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I recently ran across an article and a paper on determining the potential lifespans of conspiracy theories. It is an interesting idea, but I think there are problems with it so I posted a link and a comment on a forum to which I belong. Several people replied, but they ignored the paper and attacked my comments about problems with the method. Take a look at the paper and see what you think. I think that it is a method to make shooting from the hip look more dignified. Set up an equation to give the false impression that it is mathematically based. Then throw in some numbers that exemplify your opinion, and suddenly you have a number that indicates the potential life of a conspiracy theory. One of the factors is the number of people involved in the conspiracy, and that makes sense. Part of my comment was that the facts about the climate change conspiracy had been out even longer than the indicated potential life of that conspiracy, but people still believed it, and they do. 

I quickly got sick of pointing out the holes and the articles of faith involved in the climate change orthodoxy and stopped replying, but there is an unusual problem with the climate change thing: there is too much data, and the data is subject to interpretation in various ways. 

There are other things that are controversial that share the characteristic of having a great deal of data that can show different things to different people, but most science is clear and unambiguous. Matters that are subject to various interpretations can become mired in conspiracy theories. The Assassination of JFK is one such event for which there is too much data. 

At least seven people have admitted shooting at JFK on that morning in Dallas. There is documentary or photographic evidence for the presence of most of them, and the rifle that the Dallas police first produced was the one that one of them owned. I shouldn't go into details about this, because there are so many details. But the existence of all those people and evidence make it look like someone may have been trying to hide the actual facts with the investigations that were done.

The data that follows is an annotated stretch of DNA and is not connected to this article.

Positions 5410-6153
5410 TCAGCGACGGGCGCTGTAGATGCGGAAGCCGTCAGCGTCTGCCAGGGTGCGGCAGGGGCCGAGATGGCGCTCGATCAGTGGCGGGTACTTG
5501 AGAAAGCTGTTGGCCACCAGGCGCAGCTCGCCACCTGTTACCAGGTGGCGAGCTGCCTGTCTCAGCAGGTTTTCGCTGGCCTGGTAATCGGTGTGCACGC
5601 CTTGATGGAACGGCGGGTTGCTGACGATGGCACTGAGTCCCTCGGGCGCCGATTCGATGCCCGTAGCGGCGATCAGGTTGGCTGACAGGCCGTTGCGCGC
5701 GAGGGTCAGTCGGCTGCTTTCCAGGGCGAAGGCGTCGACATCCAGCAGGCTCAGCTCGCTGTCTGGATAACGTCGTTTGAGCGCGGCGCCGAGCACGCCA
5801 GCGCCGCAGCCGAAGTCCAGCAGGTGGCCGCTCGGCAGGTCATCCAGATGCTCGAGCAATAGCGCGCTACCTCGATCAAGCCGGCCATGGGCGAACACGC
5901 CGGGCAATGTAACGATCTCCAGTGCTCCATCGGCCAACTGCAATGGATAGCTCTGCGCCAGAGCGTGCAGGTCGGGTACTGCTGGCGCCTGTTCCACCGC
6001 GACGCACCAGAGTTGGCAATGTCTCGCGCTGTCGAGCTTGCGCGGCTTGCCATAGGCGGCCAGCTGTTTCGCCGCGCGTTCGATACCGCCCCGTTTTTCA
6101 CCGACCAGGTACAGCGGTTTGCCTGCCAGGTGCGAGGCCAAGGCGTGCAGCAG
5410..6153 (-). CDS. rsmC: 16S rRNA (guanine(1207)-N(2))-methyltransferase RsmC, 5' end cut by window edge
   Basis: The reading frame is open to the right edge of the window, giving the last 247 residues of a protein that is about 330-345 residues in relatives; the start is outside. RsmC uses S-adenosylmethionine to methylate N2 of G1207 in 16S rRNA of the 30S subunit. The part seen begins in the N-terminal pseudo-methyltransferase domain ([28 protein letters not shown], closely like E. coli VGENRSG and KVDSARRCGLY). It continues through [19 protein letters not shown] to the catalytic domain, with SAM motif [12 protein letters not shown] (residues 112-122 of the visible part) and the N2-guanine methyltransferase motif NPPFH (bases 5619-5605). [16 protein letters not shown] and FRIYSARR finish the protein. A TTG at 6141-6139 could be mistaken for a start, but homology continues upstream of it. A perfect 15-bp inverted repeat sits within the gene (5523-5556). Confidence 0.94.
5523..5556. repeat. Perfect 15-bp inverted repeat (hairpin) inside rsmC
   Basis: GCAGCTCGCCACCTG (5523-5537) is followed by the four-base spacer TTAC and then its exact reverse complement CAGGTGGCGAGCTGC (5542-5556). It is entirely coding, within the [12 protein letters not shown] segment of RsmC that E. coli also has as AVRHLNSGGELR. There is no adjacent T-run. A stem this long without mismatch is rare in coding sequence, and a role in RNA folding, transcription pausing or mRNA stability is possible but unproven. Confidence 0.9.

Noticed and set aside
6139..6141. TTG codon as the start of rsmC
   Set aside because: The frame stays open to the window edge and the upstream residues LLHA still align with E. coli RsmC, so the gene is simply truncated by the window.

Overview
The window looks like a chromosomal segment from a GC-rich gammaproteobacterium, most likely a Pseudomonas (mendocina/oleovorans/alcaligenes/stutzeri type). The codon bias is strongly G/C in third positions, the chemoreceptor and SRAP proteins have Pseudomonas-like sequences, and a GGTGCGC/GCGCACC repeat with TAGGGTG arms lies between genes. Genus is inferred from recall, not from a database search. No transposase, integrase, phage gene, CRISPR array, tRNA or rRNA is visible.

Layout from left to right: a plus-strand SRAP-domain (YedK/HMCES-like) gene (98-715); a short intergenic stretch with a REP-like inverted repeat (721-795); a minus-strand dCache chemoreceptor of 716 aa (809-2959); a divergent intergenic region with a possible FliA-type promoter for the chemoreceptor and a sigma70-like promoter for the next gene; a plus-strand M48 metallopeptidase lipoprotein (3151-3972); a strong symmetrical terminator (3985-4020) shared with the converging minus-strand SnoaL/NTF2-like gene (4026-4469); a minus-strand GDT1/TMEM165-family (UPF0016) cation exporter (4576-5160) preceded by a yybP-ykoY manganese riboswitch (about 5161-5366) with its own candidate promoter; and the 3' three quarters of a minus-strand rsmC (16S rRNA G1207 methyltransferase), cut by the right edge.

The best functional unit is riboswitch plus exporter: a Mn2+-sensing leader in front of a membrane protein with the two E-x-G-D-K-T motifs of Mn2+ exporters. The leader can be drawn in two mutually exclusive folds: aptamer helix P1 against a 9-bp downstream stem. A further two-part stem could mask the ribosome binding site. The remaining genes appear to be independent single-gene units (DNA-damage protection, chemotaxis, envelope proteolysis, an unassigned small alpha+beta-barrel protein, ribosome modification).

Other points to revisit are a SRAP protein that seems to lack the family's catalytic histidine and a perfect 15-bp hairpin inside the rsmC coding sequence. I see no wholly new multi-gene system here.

Another subject of conspiracy theories that has too much evidence about it were the attacks on the World Trade Center 9/11/2001. Many people believe that it was in side job done by the U.S. government. Their problem is that they have looked at and accepted some evidence but not all of the evidence, and some one dreamed up some falsehoods about the attacks that were not shown to be lies. For example, the rumor that some parts of the towers were closed off for a few days is firmly believed by some people, but it didn't happen. If all the facts were to come out, it would overwhelm many people, but it would become clear that the official version is correct. 

It is usually a good idea to examine as much of the evidence as possible. In the case of the World Trade cent that leads to official story, but in the case of the Assassination of JFK the full set of evidence leads to uncertainty; it is possible that there were several people shooting, but I won't go into the details now. In the case of Climate Change, the full set of evidence points whichever way way one wants it to go. There is a huge amount of data that shows that global warming is simply more of the cycles in climate that the Earth has gone through since climate first developed. But one can also use that data to show that human activity has caused climate change. 

The idea that it might be possible to predict the viability of conspiracy theories is interesting, but it would be better if there were a surefire way to determine the veracity of a claim that might be involved in a conspiracy theory. As it is, I am pretty well satisfied with considering the evidence and making a conclusion from the. That requires that I toss out some evidence, and others might be tossing away different evidence; that's what makes a horse race.

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